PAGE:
Wednesday, 28 December 2016

"CASTLE CARY S.O / SOMERSET" cancel from 1921

Castle Cary became a Railway Sub-Office in 1898, and then a Sub-Office / Post Town on 1st August 1905 when the Post Office stopped using the R.S.O. terminology.  

In 1920 it came back under Bath, having previously been under Bath before becoming an RSO in 1898.

The “CASTLE·CARY. S.O / SOMERSET” double circle double-arc cancel was previously known from October 1913 to September 1918.

The postcard below extends the known usage to October 1921, from after when Castle Cary moved back under Bath, and when it should really have been "CASTLE CARY / BATH".

Sunday, 25 December 2016

"More to Pay" or "Not Known"

Happy Christmas !

This cover from Bath to Reading in April 1861 has a nice "MORE TO PAY / OVER   OZ" cachet and a manuscript "2" with initials.

This next item was addressed to Clifton from Bridgwater in May 1883 but has a manuscript "Not Known" with initials.  The contents are a notice regarding the Somersetshire Drainage Act of 1877.

 This next item from Weston-super-Mare to Cork in June 1942 was insufficiently paid and was censored.  The Examiner has taken the trouble to write "The" on the censorship seal where it overlaid the original address.

And finally a windowed envelope from Taunton in March 1992 without a stamp.  By then postage due of double the deficiency had been replaced with the postage deficiency plus a handling fee.  In this case it was cheaper than double the deficiency would have been.

Wednesday, 21 December 2016

A couple more UDCs - Cheddar, Widcombe, both in Brown

Here is an example of the first Cheddar UDC, issued on 7th December 1847 under Wells, here used on 13th December 1848 in brown.

And here is an example of the first Widcombe UDC, issued on 2nd November 1844 under Bath, here used on 24th January 1847 in brown.

Sunday, 18 December 2016

Village Penny Post handstamps under Bristol

In 1839 new types of village Penny Post handstamps started to be introduced (just in time to be made unnecessary with the introduction of the uniform penny post).  Five such handstamps were introduced under Bristol - Brockley, Knowle, Redland, Westbury-on-Trym and Whitchurch.  The handstamps were used for approximately ten years.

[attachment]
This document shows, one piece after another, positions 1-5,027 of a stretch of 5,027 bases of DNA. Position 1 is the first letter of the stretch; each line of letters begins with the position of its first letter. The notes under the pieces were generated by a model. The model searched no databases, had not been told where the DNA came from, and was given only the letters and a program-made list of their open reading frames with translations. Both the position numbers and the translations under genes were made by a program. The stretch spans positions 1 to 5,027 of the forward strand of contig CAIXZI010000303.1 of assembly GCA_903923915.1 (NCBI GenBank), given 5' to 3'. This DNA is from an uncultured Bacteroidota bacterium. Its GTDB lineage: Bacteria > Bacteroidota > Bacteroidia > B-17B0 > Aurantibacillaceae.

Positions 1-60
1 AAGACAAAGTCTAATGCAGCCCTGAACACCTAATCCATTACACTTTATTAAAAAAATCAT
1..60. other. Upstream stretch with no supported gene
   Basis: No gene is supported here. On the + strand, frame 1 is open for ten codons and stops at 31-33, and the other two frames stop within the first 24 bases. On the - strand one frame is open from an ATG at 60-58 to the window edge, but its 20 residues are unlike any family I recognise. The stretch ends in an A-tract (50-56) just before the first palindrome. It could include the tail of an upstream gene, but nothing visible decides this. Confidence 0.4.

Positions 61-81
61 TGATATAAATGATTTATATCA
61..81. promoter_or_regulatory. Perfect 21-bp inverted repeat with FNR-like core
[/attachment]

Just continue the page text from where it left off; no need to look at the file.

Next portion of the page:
Wednesday, 14 December 2016

A Trio of Maltese Crosses - Glastonbury, Langport & Wells

Here are three Maltese Crosses, starting with a red MX from Glastonbury in January 1841, unfortunately somewhat blurred and unclear.

Next a nice crisp black MX from Langport in December 1842.

And finally a good black MX from Wells in January 1842.

Sunday, 11 December 2016

Ilminster and Minehead Free franks, South Petherton, Somerton

A couple of Free franks, starting with one from Ilminster to Chard franked by "Poulett" in November 1828 ...

 ... and an earlier one from Minehead to Exeter franked by "T.D. Acland" in December 1817.

Staying with Minehead, here is a very poor Maltese Cross from July 1841.

This next item is from South Petherton (which must have come under Somerton at the time) in December 1806.

And finally a poor Somerton mileage mark from June 1827.

Wednesday, 7 December 2016

Cross Penny Post, Dunster in 5th Clause Post, Old-Down in Bath Penny Post

Weston-super-Mare had the boxed "No.2" receiving house handstamp in the Cross Penny Post.  Here is an example from September 1831.

Dunster had the boxed "No.4" receiving house handstamp in the Taunton Fifth Clause Post up to 1828 (Mr Luttrell of Dunster Castle objecting to any conversion to Penny Post because he would then have to pay for his newspapers' delivery in the post).  This example is from April 1825.

Here is an example of the Dunster undated circular handstamp from August 1846 with the date written in manuscript inside the handstamp.

This pre-printed insturance letter was initially sent to "Wells, Somerset or Stratton near Chilcompton, Bath" and then returned from Old Down to London in July 1830.

Sunday, 4 December 2016

Chard, Frome, Martock

This fairly common "CHARD / 142" handstamp from 1817 has some interesting comments, being instructions to book "a place in the Maid to Chard, no other Coach passes through Chard", with the writer saying that he would meet the coach at "Windowhistle" (now Windwhistle) "if the weather be fine and the lanes passable".

Two examples of another fairly common handstamp, the "FROME / 115" handstamp, from 1825 and 1826.  The first example appears to have been posted on Christmas Day.

And finally two examples of the undated circular "MARTOCK / 126" handstamp, from 1826 and 1827.